|Transcript ID (GRCh37/hg19)
|Genomic Coordinates (GRCh37/hg19)
IDH1 or IDH2 mutations are found in >70% of lower grade diffusely infiltrative gliomas and in >90% of secondary glioblastoma. IDH mutational status has been reported to be a favorable prognostic indicator relative to wild-type gliomas of similar histology, regardless of grade. Therapeutic strategies exploiting mutated IDH protein, including through direct inhibition and vaccine-based approaches, are currently the subject of preclinical research and clinical trials.
IDH2 is a mitochondrial enzyme involved in citrate metabolism. Mutations at Arg140 and Arg172 of IDH2 are typically heterozygous mutations and considered gain of function mutations that lead to increased levels of 2-hydroxyglutarate which is believed to alter epigenetic regulation (ie, DNA methylation) in AML. Mutations of IDH2 appear to be mutually exclusive of mutations in TET2, another gene involved in regulation of DNA methylation, and also exclusive of mutations in IDH1. Mutations of IDH2 have been shown to lead to increased DNA methylation in AML. IDH2 mutations have been reported in 10-20% of AML and are often associated with a normal karyotype. IDH2 mutations have been reported in less than 5% of cases of MDS and less than 10% of myeloproliferative neoplasms. The prognostic impact of IDH2 mutations in AML appears uncertain due to conflicting reports. In the setting of essential thrombocytosis, primary myelofibrosis and MDS, the presence of IDH2 mutations is associated with reduced survival. Therapeutic targeting with an FDA approved mutant IDH2 inhibitor (enasidenib (AG-221)) has been reported for patients with relapsed or refractory IDH2-mutated AML.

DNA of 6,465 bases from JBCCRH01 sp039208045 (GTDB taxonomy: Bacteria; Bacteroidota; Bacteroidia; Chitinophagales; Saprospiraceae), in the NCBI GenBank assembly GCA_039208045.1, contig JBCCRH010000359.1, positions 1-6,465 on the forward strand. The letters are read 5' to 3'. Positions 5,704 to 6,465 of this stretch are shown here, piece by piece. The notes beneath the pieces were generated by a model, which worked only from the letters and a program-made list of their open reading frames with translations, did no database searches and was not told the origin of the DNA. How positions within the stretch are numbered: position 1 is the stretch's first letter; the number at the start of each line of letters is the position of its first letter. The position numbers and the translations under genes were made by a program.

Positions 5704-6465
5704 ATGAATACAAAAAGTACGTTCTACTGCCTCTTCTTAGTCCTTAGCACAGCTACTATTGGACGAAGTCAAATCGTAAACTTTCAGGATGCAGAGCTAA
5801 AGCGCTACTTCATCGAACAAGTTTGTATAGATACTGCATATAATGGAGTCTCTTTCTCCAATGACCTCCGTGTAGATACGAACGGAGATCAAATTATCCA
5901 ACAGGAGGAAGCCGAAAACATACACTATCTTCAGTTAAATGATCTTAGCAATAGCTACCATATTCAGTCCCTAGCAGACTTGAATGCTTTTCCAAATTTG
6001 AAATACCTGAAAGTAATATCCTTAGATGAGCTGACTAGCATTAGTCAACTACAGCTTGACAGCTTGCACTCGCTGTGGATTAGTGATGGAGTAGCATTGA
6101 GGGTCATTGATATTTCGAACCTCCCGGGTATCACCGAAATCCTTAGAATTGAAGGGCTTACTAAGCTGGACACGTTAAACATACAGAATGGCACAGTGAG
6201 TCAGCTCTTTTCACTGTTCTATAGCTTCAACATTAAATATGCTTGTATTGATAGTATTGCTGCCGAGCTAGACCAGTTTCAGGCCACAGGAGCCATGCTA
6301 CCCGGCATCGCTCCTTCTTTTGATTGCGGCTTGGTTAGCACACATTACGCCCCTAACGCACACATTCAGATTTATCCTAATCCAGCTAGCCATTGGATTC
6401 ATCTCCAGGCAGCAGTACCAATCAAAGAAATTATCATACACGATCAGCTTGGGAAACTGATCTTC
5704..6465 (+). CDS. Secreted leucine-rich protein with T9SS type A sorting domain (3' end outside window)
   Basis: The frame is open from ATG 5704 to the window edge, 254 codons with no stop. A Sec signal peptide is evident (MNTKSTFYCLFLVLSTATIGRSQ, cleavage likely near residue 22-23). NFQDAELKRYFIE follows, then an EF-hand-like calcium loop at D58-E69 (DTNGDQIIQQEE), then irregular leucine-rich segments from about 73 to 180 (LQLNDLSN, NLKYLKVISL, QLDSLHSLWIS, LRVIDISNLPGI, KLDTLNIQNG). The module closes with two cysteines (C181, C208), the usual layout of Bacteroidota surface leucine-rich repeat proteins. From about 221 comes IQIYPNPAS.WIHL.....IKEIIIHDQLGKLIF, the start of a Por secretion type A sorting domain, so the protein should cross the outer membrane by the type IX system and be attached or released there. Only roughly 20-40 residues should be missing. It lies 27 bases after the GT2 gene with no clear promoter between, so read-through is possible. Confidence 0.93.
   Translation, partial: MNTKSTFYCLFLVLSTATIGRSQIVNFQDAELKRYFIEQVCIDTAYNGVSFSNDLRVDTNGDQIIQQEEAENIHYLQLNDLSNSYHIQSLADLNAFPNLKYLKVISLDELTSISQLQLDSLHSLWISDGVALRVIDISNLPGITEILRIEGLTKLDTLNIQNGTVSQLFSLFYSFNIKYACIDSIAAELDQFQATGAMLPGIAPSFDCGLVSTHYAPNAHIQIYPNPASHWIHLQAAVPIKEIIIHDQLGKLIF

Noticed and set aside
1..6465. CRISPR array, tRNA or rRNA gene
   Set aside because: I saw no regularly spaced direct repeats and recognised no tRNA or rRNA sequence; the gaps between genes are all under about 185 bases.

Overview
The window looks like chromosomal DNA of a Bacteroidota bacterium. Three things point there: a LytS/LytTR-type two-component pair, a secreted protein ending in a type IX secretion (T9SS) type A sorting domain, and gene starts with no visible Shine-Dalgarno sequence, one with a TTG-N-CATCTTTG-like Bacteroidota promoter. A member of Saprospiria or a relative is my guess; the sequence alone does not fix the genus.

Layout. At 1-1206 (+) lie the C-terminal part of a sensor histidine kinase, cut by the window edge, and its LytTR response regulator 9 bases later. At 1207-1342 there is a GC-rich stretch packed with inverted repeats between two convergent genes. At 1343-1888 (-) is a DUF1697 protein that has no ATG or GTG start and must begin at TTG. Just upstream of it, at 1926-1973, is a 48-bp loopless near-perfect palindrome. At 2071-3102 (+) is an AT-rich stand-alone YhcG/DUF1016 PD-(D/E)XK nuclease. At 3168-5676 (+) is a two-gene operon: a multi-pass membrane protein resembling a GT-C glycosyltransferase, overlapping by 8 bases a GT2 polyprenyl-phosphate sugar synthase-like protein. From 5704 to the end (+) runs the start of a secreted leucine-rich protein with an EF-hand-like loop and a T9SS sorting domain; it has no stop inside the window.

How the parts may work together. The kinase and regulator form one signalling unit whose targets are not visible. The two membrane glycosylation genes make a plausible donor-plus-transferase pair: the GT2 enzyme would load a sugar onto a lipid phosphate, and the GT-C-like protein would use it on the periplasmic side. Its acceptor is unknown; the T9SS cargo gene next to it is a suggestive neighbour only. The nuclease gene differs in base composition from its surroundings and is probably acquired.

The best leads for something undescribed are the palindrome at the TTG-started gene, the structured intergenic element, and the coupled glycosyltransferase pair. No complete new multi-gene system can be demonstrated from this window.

IDH2 is a mitochondrial enzyme involved in citrate metabolism. Mutations at Arg140 and Arg172 of IDH2 are typically heterozygous and are considered gain-of-function mutations that lead to increased levels of 2-hydroxyglutarate believed to alter epigenetic regulation in various tumors, especially in myeloid neoplasms. The Arg140 mutation of IDH2 has not been reported previously in lung tumors. However, a few other IDH2 mutations have been described in non-small cell lung cancers (NSCLC) in a very small number of patients in the literature. The prognostic impact of IDH2 mutations in NSCLC remains uncertain at this time. Mutant IDH2 may provide a potential therapeutic target in some settings. Clinical correlation is recommended.